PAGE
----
ULM’s Terry Bowden: ‘Alabama just built us a weight room today’

Non-conference blowouts are part of the economics of college football. Every year, blue-collar programs pay smaller schools to come to town with the expectation not of a close game, but of exposure and a lofty payday. Louisiana-Monroe head coach Terry Bowden knew as much heading into Alabama.

The ensuing 63-7 blowout panned out for both sides. The Crimson Tide (3-0) got an easier matchup following a one-point win at Texas. And, well, the Warhawks got $1.95 million, per USA Today’s Steve Berkowitz.

“Team morale is the most important thing you deal with, not losing your confidence when you go to some of these games,” Bowden said. “They don’t know this, but Alabama just built us a weight room today by playing us. So there’s some good that came out of this game.”

Leading up to Saturday, ULM was a seven-touchdown underdog. Crimson Tide head coach Nick Saban spoke about not treating any opponent lightly, as evidenced by upsets last weekend, but Bowden took a different approach to motivate his team.

“You can’t lie to these guys,” he said. “They know who we’re playing. I’ve talked to them about having the audacity to believe that anything can happen any given Saturday, but have the tenacity to play as hard as you can every snap and never give up. The truth lies somewhere in between.”

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The route started quickly in Bryant-Denny Stadium. Alabama jumped out to a 28-0 lead with its first turnover of the season, its first blocked punt, and an improved offense. The Crimson Tide’s special teams unit outscored the Warhawks by two touchdowns.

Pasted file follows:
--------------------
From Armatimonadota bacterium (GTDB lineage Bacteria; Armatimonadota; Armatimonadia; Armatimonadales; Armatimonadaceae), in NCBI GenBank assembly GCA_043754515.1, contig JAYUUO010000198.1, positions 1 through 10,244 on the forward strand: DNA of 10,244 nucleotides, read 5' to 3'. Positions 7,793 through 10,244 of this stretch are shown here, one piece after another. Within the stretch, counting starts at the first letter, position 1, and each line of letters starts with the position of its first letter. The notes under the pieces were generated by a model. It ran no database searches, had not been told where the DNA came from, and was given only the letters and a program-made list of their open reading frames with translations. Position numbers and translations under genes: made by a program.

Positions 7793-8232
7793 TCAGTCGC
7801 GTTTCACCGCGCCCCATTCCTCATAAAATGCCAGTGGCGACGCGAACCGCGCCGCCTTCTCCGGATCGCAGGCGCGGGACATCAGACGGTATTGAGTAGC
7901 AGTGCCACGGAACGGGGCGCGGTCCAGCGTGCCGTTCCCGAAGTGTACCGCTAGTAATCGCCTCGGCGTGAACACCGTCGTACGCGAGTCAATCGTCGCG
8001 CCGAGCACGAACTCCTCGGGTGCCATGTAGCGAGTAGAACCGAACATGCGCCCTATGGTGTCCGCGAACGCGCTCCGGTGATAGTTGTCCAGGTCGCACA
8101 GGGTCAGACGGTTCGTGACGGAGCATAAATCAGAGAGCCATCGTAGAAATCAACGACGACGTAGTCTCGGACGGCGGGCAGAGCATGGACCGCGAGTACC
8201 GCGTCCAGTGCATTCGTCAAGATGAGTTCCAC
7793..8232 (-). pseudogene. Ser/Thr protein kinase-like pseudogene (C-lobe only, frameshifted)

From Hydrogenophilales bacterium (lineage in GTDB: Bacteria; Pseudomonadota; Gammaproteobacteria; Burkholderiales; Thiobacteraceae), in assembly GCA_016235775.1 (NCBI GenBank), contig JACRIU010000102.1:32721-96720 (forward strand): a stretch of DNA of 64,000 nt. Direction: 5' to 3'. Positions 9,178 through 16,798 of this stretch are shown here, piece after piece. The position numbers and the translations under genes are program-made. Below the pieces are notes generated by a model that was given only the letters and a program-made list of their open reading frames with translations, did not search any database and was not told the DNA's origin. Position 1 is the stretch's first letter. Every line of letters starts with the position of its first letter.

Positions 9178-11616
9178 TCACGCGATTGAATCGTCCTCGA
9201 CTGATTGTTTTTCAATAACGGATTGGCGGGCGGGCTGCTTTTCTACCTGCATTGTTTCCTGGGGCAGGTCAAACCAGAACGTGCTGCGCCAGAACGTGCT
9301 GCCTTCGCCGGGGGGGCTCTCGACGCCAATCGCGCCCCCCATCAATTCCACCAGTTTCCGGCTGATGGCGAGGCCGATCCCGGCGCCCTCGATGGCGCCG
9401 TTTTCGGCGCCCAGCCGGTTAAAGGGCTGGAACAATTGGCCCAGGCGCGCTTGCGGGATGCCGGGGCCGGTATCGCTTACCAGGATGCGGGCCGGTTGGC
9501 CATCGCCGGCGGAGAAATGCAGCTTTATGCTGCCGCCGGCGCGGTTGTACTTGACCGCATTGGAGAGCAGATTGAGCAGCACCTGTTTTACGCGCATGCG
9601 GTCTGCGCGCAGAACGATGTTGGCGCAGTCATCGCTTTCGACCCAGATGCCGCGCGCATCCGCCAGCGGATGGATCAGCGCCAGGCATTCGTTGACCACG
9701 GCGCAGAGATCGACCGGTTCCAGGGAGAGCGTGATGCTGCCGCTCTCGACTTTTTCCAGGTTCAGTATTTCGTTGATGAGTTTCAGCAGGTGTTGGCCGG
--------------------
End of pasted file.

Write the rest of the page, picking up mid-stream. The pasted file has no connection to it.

“I think what you don’t always see is the kicking game,” Bowden said. “How much more talented they were on the field in their specialists. With four punt returns that was large, a kickoff return that was large, a blocked punt for a touchdown, you can probably take the amount of time left in the game from driving short fields, you could see that score jumps and jumps.”

Still, in the second quarter, Bowden was able to look around and say, “You know what guys, you’re playing with them.” Each side scored seven points before halftime and Alabama’s offense went into a midgame lull.

“I was really proud. There was a quarter there that was kind of fun,” Bowden said. “… If we get that and we’re kind of down there and we get the first score of the second half and it gives us a little better start. But they just piled it on. Couldn’t stop them. They’re an outstanding team just as Texas was.”

ULM lost to the Longhorns, 52-10, on Sept. 3 for another big payday. Texas blocked a punt similar to Alabama’s Ja’Corey Brooks and Bowden called it the “exact same” missed runner that Texas benefited from.

Still, Louisiana-Monroe’s Tristian Driggers intercepted Alabama’s Bryce Young, Young’s first of two turnovers on the day. Driggers now has three interceptions in three games, placing him among the top of the NCAA leaderboards.

“He’s an interesting fella. He’s reckless,” Bowden said of Driggers. “Sometimes we don’t know where he’s going to be because he’s reckless but he has a nose for the football. He gets around the football and he’s instinctive.”

The end result seemed decided for most of the second half as teams rotated in players and crossed their fingers for no injuries. The Tide were driving in the final minutes, though, with 63 points and Bowden weighted as he looked up at the scoreboard.

“When it gets to 70 you start really thinking, I’ve been 27 years as a head coach and I was actually on the sidelines, ‘Had I ever been to ’70?’ I don’t know. I don’t think I ever had 70 put on me,” Bowden said.

Alabama eventually kneeled, turning the ball over on downs and ULM followed suit, wiping the last two minutes off the game clock.

“They were just too good for us in every phase of the game. You could watch the video and see that’s what you were stepping into. But you still prepare for them not to play well or something to go right.”

Nick Alvarez is a reporter for Alabama Media Group. Follow him on Twitter @nick_a_alvarez or email him at NALvarez@al.com

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